25. Tragedy doesn’t have good timing.
The florist I work at prints the cards and we don’t have to hand write them. The sympathy cards are always sad, but the worst one I’ve read was something along the lines of, “I’m so sorry for the loss of your brother so soon after the loss of your parents.” I upgraded that arrangement a bit and I know it wouldn’t make the situation any better, but I wanted to make sure the flowers they received were extra nice.
26. Sounds like the beginning of a Sherlock episode.
Not necessarily sad, but weird. After my dad’s funeral, we were looking at the various arrangements and the cards. A rather lovely one came from my dad’s old boss.
Nice, except he had supposedly died 3-4 years earlier. He went off the grid, nobody heard from him, eventually everyone in the business said he died.
Never did see him.
27. Always keeping tabs.
Different kind of sad, I guess, and the card itself was actually fine– Just the usual sappy little love note, signed by “your secret admirer.” The guy came to one of the shops, and paid in cash.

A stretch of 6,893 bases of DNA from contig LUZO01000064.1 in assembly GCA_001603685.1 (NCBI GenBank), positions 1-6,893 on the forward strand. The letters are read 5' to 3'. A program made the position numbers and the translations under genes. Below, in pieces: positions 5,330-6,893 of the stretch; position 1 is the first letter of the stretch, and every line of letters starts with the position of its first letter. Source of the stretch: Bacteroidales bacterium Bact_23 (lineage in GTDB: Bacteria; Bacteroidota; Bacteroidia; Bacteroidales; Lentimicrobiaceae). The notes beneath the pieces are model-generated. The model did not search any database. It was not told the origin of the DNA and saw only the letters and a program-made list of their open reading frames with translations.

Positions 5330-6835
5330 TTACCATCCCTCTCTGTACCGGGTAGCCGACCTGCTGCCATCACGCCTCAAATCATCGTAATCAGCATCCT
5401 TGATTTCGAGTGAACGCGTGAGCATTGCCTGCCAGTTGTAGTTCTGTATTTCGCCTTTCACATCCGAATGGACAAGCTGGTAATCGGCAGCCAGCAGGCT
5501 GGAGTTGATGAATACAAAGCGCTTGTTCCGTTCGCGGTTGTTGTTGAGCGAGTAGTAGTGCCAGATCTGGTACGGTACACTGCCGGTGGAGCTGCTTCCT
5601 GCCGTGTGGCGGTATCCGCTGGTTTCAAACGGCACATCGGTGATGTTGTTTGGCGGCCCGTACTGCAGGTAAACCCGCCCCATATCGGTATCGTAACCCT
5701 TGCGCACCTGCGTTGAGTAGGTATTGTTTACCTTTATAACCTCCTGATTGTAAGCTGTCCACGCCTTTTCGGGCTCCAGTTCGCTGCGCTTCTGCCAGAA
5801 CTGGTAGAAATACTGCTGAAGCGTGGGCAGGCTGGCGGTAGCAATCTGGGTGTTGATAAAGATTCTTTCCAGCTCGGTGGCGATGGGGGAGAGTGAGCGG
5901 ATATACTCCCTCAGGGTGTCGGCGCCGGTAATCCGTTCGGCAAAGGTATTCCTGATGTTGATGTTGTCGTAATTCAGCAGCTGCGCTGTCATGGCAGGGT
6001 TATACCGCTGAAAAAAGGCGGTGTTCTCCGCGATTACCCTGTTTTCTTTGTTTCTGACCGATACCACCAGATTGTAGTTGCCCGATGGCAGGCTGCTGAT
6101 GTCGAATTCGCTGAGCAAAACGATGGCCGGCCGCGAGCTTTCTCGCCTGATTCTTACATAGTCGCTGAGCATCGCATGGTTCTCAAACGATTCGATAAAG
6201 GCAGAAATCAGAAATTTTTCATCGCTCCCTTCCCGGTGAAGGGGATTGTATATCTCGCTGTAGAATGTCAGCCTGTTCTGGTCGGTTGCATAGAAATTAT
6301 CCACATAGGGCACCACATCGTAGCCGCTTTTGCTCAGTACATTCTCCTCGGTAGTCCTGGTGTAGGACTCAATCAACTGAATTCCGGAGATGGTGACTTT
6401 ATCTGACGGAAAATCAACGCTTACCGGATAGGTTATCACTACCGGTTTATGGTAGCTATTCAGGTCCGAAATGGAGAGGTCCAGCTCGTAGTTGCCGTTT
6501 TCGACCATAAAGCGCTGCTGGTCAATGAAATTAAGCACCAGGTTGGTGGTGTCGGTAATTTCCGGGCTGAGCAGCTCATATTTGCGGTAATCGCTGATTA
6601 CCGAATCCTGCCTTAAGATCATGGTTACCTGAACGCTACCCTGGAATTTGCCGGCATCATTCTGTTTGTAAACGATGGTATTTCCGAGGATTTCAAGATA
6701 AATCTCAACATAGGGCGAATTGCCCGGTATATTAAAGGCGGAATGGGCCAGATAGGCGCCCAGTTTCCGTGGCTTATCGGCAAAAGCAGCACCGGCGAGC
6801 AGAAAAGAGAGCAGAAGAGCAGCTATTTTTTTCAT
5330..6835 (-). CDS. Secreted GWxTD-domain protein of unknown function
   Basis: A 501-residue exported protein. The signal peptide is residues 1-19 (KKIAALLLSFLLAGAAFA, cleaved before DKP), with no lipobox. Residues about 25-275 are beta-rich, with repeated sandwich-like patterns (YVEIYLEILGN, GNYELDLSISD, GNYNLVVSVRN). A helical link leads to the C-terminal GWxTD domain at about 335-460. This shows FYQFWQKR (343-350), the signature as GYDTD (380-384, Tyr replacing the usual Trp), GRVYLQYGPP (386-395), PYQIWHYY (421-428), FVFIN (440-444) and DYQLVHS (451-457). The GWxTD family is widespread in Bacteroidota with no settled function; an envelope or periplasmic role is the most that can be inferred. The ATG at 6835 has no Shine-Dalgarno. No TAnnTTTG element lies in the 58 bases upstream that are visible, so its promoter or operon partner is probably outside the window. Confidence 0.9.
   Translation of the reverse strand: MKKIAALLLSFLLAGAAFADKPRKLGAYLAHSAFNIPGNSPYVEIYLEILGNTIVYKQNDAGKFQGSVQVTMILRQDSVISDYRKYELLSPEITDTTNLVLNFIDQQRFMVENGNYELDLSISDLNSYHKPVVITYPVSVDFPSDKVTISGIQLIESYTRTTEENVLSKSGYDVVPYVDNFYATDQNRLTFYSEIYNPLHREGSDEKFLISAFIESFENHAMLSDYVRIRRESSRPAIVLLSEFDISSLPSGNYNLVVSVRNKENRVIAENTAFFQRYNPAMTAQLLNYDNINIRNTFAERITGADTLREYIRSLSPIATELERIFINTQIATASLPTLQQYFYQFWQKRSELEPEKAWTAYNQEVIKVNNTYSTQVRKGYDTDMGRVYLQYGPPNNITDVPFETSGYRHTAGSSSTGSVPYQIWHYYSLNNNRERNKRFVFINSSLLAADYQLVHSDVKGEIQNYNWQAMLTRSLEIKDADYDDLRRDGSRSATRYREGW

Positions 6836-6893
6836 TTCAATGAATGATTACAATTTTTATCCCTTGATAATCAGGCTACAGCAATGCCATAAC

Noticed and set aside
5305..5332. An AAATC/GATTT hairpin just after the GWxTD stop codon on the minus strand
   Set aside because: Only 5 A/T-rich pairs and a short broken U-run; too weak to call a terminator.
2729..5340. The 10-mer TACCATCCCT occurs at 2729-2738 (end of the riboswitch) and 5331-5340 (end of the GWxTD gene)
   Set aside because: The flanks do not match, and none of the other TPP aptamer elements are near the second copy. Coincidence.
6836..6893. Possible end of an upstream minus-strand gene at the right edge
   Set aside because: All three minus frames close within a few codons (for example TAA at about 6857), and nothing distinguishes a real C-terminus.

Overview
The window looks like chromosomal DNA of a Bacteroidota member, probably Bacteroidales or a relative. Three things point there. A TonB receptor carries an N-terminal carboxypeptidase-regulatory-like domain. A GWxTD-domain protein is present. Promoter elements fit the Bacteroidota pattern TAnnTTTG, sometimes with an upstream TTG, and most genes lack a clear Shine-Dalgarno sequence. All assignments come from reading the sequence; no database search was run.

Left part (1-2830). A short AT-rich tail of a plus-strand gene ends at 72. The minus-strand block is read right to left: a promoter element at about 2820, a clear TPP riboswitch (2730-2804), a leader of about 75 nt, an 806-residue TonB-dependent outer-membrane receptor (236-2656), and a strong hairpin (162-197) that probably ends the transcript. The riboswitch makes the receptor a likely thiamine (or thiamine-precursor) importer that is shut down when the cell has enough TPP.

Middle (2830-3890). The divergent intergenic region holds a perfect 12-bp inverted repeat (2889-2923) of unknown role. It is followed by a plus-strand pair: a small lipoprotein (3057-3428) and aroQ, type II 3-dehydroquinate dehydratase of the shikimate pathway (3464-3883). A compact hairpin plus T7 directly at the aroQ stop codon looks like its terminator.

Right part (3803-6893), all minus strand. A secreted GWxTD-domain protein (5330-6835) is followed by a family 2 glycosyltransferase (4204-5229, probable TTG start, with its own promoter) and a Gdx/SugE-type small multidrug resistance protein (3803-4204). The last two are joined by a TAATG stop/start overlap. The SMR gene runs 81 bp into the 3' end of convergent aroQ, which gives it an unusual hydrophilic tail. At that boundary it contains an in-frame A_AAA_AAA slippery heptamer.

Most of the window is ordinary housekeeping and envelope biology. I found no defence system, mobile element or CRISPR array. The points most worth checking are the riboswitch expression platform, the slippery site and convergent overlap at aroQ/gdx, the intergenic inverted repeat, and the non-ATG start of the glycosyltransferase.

When the delivery came, the girl at the door panicked and started crying, demanding to know who it was from. Our drivers don’t have that information, but stayed with her and tried to console her while the main shop was called and payment info was checked. Since he didn’t use a card, we couldn’t have told her even in a best-case scenario. We had no info at all. She didn’t want the flowers, so the driver brought them back.
Eventually, the shop was contacted and asked to go through their security camera footage, because the girl evidently had a long-term stalker who she had moved to get away from. Don’t know the end of the story, unfortunately, but I always was relieved when the “secret admirers” I dealt with paid with a credit card.